The last few days at home have been wonderful and I’m sure that’s contributed to the general sense of ease and relaxed excitement.  We’ve made mince pies together, had a really rubbish go at potato printing to make wrapping paper (great stamps, wrong sort of paint I think), played a lot of trains, done colouring in, and sang every Christmas carol all five of us can come up with.

Space for the Butterflies - Christmas ~Eve and a peaceful Christmas

A couple of weeks ago I took a conscious decision that I was not not not spending the run up to Christmas desperately trying to pack everything in and busting a gut to get the impossible finished; I’ve been doing that far too often to far too long in the real job and what I need more than anything this Christmas is unhurried time.  My plan of the summer, to knit all three a jumper for Christmas was looking unachievable quite a while ago when I realised that knitting my very very tall Kitty a jumper in 4ply just wasn’t going to happen, and then this week it had a major rethink.  the original amended plan had been to do something else for Kitty, to finish Elma’s Christmas cardigan by her birthday and then power on through Pip’s Christmas hoodie in the remaining 13 days, all the while knitting John’s socks on the train too and from work.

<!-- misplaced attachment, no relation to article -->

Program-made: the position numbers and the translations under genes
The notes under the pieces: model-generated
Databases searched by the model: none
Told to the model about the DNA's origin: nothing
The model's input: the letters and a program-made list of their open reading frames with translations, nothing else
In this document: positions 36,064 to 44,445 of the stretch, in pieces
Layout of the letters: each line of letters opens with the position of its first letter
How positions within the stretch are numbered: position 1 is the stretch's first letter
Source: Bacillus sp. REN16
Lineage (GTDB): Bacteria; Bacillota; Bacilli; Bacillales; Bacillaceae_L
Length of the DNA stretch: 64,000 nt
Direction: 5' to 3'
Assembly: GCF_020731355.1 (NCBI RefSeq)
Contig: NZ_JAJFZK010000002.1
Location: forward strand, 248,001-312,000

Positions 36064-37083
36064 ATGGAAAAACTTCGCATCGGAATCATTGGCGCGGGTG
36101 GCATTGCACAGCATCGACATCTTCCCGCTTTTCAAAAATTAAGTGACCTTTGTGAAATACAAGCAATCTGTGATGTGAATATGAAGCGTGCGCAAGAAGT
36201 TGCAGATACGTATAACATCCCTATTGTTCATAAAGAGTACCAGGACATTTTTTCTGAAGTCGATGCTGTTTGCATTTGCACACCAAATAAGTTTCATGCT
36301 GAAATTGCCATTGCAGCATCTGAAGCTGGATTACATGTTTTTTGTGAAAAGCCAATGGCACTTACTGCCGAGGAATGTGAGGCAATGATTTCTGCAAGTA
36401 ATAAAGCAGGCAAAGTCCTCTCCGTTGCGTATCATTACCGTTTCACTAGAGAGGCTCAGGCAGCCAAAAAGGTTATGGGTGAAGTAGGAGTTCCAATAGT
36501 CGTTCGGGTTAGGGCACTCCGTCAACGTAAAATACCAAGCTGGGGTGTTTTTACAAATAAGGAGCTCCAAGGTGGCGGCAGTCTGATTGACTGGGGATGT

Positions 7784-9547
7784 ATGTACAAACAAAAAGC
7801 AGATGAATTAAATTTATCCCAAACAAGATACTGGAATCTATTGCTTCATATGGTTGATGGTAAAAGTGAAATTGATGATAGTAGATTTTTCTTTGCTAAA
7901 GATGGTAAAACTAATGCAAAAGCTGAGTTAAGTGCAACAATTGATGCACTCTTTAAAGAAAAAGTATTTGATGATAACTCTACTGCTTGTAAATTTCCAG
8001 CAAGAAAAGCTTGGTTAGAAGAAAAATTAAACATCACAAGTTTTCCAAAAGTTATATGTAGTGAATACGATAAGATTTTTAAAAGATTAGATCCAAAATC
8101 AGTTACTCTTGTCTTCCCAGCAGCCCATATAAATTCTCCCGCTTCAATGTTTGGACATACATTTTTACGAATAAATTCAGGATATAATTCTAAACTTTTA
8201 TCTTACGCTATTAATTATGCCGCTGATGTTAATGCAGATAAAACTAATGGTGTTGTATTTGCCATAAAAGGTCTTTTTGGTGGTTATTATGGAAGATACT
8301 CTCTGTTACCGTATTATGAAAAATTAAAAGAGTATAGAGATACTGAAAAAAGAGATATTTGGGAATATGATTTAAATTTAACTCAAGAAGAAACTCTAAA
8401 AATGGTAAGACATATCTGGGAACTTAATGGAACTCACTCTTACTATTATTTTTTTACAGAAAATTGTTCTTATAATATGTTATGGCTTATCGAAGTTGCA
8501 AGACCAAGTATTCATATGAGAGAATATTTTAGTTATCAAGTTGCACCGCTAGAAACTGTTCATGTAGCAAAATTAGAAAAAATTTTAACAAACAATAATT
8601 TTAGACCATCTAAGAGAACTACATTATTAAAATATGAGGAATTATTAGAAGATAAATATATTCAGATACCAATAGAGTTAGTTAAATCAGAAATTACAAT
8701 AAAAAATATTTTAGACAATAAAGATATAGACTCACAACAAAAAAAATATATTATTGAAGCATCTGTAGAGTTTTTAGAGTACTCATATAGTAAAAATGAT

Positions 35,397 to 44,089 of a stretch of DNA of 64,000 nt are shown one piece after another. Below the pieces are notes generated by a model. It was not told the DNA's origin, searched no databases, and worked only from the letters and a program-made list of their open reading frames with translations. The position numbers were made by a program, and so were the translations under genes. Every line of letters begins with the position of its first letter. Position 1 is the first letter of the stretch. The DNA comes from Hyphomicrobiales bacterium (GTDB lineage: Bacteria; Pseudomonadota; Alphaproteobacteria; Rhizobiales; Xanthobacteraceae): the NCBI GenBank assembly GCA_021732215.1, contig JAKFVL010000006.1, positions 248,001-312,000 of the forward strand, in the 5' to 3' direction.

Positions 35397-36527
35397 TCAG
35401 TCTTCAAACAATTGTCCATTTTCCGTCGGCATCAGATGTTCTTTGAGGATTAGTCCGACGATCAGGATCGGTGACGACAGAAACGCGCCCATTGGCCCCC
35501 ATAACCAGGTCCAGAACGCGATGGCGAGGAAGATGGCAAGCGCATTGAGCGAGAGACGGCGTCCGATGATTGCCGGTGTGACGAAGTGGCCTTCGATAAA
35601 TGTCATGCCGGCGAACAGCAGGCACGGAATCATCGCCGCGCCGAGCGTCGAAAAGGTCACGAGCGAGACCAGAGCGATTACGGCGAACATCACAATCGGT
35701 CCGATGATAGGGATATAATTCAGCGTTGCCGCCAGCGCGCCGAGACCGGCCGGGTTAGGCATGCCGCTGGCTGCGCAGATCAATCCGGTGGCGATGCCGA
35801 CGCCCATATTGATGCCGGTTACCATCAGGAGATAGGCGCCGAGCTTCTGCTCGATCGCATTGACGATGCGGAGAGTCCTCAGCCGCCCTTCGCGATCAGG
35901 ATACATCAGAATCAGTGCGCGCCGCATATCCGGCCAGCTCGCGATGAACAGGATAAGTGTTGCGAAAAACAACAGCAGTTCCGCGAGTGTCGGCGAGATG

Space for the Butterflies - Christmas ~Eve and a peaceful Christmas